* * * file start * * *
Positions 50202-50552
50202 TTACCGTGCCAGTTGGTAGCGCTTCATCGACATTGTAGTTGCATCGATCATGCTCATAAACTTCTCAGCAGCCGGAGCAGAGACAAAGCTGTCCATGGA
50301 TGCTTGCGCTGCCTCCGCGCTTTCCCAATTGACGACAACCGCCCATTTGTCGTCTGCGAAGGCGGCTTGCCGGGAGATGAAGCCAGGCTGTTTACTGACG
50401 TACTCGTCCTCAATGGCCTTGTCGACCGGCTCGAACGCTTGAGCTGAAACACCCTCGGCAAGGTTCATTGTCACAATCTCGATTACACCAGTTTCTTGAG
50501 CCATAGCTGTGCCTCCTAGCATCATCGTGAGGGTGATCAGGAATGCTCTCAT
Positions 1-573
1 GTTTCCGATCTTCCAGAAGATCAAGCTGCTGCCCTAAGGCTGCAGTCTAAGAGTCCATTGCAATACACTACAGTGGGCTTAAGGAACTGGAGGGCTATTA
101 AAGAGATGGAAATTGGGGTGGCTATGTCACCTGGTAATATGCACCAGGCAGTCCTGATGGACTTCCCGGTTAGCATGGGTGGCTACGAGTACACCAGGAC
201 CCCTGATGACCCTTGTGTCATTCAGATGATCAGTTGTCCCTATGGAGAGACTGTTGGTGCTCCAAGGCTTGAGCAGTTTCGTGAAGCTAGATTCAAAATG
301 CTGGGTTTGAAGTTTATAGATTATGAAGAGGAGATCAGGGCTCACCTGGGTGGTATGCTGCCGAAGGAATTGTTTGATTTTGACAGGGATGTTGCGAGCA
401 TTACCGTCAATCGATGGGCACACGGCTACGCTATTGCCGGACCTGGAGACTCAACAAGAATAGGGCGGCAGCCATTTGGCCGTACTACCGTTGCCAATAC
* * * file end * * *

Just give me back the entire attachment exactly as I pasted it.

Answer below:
Positions 50202-50552
50202 TTACCGTGCCAGTTGGTAGCGCTTCATCGACATTGTAGTTGCATCGATCATGCTCATAAACTTCTCAGCAGCCGGAGCAGAGACAAAGCTGTCCATGGA
50301 TGCTTGCGCTGCCTCCGCGCTTTCCCAATTGACGACAACCGCCCATTTGTCGTCTGCGAAGGCGGCTTGCCGGGAGATGAAGCCAGGCTGTTTACTGACG
50401 TACTCGTCCTCAATGGCCTTGTCGACCGGCTCGAACGCTTGAGCTGAAACACCCTCGGCAAGGTTCATTGTCACAATCTCGATTACACCAGTTTCTTGAG
50501 CCATAGCTGTGCCTCCTAGCATCATCGTGAGGGTGATCAGGAATGCTCTCAT
Positions 1-573
1 GTTTCCGATCTTCCAGAAGATCAAGCTGCTGCCCTAAGGCTGCAGTCTAAGAGTCCATTGCAATACACTACAGTGGGCTTAAGGAACTGGAGGGCTATTA
101 AAGAGATGGAAATTGGGGTGGCTATGTCACCTGGTAATATGCACCAGGCAGTCCTGATGGACTTCCCGGTTAGCATGGGTGGCTACGAGTACACCAGGAC
201 CCCTGATGACCCTTGTGTCATTCAGATGATCAGTTGTCCCTATGGAGAGACTGTTGGTGCTCCAAGGCTTGAGCAGTTTCGTGAAGCTAGATTCAAAATG
301 CTGGGTTTGAAGTTTATAGATTATGAAGAGGAGATCAGGGCTCACCTGGGTGGTATGCTGCCGAAGGAATTGTTTGATTTTGACAGGGATGTTGCGAGCA
401 TTACCGTCAATCGATGGGCACACGGCTACGCTATTGCCGGACCTGGAGACTCAACAAGAATAGGGCGGCAGCCATTTGGCCGTACTACCGTTGCCAATAC